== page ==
Norris chats with pals over coffee on 'The Drip'

Lefty hosts Instagram live show each Thursday at 10 a.m. ET

May 5th, 2020

The waves were good for surfing at an empty beach on Florida’s Atlantic coast last week as walked in from the water and grabbed his phone. The Tigers left-hander found a good, quiet spot with trees in the background and logged into his Instagram to find an old friend.

At the same time, Shane Greene was waiting in the drive-thru line at Starbucks near his central Florida home, grabbing his second coffee of the day. The former Tigers closer and current Braves reliever was running behind schedule, but he needed his brew after a morning workout. If he was going to be on a talk show called The Drip, he wanted to be true to the premise.

As Greene grabbed his vanilla cream cold brew and found a parking spot, he logged into Instagram and found Norris. For nearly a half hour, the two shared memories as Tigers teammates, with a couple inside jokes mixed in. They talked about the day Greene was traded last summer and how Greene was told of the trade as he stepped out of the shower. They also discussed the mental approach they took in their respective comebacks from injury, the work they’re putting in these days to keep their arms fresh waiting for baseball to come back and the impact Greene had on the Tigers' pitching staff.

It sounded like two old friends catching up on social media, reconnecting amid the coronavirus pandemic. But that was the kind of show that fits Norris’ style, the show he had in mind when the Tigers reached out with the idea.

“It's obviously weird times right now,” Norris said, “so they're trying to keep people involved. And I said, 'Yeah, it's cool.' I drink coffee every day. I think it's been cool to catch up with everybody to talk coffee and life and everything.”

The coffee tie-in, the reason the show is called The Drip, refers to the pourover coffeemaker Norris set up in his locker last season and at Spring Training this year. Norris has had an interest in coffee, and he found a kindred spirit when Tyson Ross joined the Tigers' rotation last year and moved into the locker next to his.

Once Ross’ season ended with injury, Norris kept up the tradition. What began as a pick-me-up each day became a way to bond with teammates, turning his locker into a gathering spot. By this spring, close to a dozen players and staff members had turned Norris’ locker into their regular coffee spot.

“I have that little cafe in my locker in the season,” Norris said, “so this is just trying to recreate that while we’re all separated. I think coffee brings people together. You go to a café, and people talk over coffee.”

In some ways, Norris’ show -- which goes live on his Instagram account each Thursday at 10 a.m. ET -- is the baseball equivalent of Jerry Seinfeld’s Comedians in Cars Getting Coffee.

Greene’s appearance last week was the second episode. The first featured Norris’ current Tigers teammate and java aficionado Brandon Dixon. Both had a cup of joe as they talked from their home bases on opposite coasts about their baseball experiences, coffee choices, and then about barefoot hiking, surfing and cliff jumping during their offseason trip to Hawaii last fall.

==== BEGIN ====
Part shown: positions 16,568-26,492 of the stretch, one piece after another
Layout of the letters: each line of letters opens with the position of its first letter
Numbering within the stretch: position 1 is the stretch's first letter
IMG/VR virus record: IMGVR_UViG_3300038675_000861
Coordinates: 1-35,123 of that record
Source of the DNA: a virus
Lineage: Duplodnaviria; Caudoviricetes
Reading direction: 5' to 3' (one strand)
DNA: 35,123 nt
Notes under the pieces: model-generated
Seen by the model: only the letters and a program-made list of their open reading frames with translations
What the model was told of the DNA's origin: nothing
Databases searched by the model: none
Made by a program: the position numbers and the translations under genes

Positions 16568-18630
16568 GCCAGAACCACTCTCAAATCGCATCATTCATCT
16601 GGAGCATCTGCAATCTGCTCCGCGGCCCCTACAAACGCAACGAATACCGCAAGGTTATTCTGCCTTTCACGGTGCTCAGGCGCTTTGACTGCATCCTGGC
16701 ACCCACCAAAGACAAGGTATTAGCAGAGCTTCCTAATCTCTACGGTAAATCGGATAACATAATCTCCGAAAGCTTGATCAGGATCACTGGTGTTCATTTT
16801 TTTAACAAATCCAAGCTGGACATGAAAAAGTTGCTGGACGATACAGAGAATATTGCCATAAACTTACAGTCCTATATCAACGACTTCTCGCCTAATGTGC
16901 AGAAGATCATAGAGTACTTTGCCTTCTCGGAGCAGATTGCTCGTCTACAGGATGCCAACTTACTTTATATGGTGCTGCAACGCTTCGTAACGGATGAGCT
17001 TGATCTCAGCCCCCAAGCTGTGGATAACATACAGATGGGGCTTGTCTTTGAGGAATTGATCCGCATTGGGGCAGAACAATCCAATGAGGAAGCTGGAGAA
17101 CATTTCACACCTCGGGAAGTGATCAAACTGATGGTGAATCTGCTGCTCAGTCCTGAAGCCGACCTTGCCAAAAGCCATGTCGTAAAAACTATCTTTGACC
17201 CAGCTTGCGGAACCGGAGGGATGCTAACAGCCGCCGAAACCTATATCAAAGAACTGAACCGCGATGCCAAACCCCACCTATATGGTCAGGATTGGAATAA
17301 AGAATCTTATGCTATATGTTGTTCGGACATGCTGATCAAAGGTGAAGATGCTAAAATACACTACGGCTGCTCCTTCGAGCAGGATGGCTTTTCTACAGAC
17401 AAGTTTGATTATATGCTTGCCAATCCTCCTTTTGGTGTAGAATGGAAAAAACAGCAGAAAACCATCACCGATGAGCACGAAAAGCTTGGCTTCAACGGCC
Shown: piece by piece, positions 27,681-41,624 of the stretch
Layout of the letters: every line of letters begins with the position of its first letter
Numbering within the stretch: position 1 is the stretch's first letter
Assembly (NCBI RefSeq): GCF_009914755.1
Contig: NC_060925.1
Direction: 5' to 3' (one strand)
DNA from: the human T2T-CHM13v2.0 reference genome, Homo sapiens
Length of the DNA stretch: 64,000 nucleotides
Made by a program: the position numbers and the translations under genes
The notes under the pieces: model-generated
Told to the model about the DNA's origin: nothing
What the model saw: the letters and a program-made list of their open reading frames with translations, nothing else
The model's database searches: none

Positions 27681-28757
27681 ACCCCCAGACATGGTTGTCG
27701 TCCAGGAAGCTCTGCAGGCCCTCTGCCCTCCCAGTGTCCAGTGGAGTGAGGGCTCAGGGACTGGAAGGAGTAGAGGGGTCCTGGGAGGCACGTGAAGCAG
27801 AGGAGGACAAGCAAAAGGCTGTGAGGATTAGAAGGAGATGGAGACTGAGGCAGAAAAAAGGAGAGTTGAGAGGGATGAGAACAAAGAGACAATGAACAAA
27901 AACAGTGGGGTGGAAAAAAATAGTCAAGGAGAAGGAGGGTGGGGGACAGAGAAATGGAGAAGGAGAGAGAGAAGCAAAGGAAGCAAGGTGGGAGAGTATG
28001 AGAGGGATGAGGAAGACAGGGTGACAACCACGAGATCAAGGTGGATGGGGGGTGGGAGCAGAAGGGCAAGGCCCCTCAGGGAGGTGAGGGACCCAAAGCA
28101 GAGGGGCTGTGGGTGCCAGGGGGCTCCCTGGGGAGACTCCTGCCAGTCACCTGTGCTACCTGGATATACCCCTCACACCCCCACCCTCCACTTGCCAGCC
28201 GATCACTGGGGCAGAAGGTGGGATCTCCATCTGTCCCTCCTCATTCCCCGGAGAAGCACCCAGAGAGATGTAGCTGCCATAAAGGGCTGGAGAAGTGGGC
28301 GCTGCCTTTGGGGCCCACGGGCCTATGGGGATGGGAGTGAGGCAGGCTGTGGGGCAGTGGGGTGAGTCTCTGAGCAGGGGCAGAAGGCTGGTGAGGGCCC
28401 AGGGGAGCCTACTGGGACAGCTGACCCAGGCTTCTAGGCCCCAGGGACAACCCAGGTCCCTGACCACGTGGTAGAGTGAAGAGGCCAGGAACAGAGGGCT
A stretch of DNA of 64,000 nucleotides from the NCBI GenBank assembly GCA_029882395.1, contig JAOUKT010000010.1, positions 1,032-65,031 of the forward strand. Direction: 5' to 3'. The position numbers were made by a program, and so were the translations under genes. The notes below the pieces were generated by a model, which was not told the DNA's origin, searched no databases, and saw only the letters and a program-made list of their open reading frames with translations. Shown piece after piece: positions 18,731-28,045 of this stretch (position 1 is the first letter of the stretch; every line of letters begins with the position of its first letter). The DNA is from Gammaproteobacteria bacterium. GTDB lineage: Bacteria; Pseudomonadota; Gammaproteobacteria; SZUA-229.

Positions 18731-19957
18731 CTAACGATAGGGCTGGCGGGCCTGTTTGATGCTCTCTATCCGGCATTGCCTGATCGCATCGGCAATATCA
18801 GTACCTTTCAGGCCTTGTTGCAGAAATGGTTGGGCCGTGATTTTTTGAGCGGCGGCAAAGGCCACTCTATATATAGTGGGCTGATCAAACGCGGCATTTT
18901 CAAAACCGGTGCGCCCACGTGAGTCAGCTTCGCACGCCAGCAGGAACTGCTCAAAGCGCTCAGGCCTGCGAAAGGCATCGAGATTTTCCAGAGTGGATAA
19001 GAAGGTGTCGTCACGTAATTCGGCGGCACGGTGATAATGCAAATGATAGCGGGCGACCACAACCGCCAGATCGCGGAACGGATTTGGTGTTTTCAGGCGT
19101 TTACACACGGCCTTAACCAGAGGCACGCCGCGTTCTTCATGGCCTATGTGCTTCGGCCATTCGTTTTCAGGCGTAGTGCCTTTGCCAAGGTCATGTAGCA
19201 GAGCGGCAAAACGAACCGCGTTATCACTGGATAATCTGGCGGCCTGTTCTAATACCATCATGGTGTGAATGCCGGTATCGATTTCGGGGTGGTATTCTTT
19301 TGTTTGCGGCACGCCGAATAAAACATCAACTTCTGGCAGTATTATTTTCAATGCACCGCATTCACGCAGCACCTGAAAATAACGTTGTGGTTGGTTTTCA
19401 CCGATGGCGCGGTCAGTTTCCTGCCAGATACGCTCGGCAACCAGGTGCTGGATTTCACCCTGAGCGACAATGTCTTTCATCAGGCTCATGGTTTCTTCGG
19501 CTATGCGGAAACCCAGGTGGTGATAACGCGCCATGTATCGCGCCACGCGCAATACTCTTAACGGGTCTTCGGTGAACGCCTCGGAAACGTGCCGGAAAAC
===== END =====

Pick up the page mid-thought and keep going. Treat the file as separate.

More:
“We start out with a few generic questions, kind of, 'What coffee you drink?' and whatever, and then it turns to, 'What's going on right now?'” Norris said. “We get into baseball and we get into life and way of thinking, sort of like that. I have a few questions, but then it turns into a hangout conversation, which I like.”

That’s the other draw about Norris’ show, his interesting life on and off the field. Though the former Blue Jays prospect once drew attention for staying in a van one Spring Training in Jays camp, his recent offseason travels have left teammates and fans jealous. He has surfed in Central America, up and down the West Coast and into Florida. He made a film with Ben Moon while driving his van from his Tennessee home out to Oregon. He has spent the past few offseasons in Southern California, training at a facility and surfing the Pacific.

More recently, Norris’ photography has drawn acclaim, including a portrait of Hall of Famer Al Kaline. The photos originally attracted him to Instagram. Now, the man who is used to getting questions about life and philosophy is asking them.

As Norris eagerly awaits baseball’s return, he’s still trying to keep things interesting. Still at his Spring Training apartment in Tampa, Fla., he throws off a mound twice a week at a nearby facility and works out other days at a friend’s makeshift garage gym.

A couple days a week when Norris isn’t throwing, he gets up by sunrise and crosses the state to an isolated surf spot near Cocoa Beach, where he can find waves while still practicing social distancing.

“I've never been able to surf in April, ever,” Norris said, “so it's nice being able to surf in board shorts rather than a wet suit. It's been nice to be able to get my work in and know I have some play time when I get done. I've never had a bad day in the water.”

Still, Norris is hoping for better days when he can get on a mound in a game again. Once the season appears closer to resuming, he plans to ramp up his throwing.

“We just want to play,” Norris said. “We've obviously heard all the scenarios and we get excited about them. It's more just kind of honing in your thoughts and waiting for something to get rock solid.”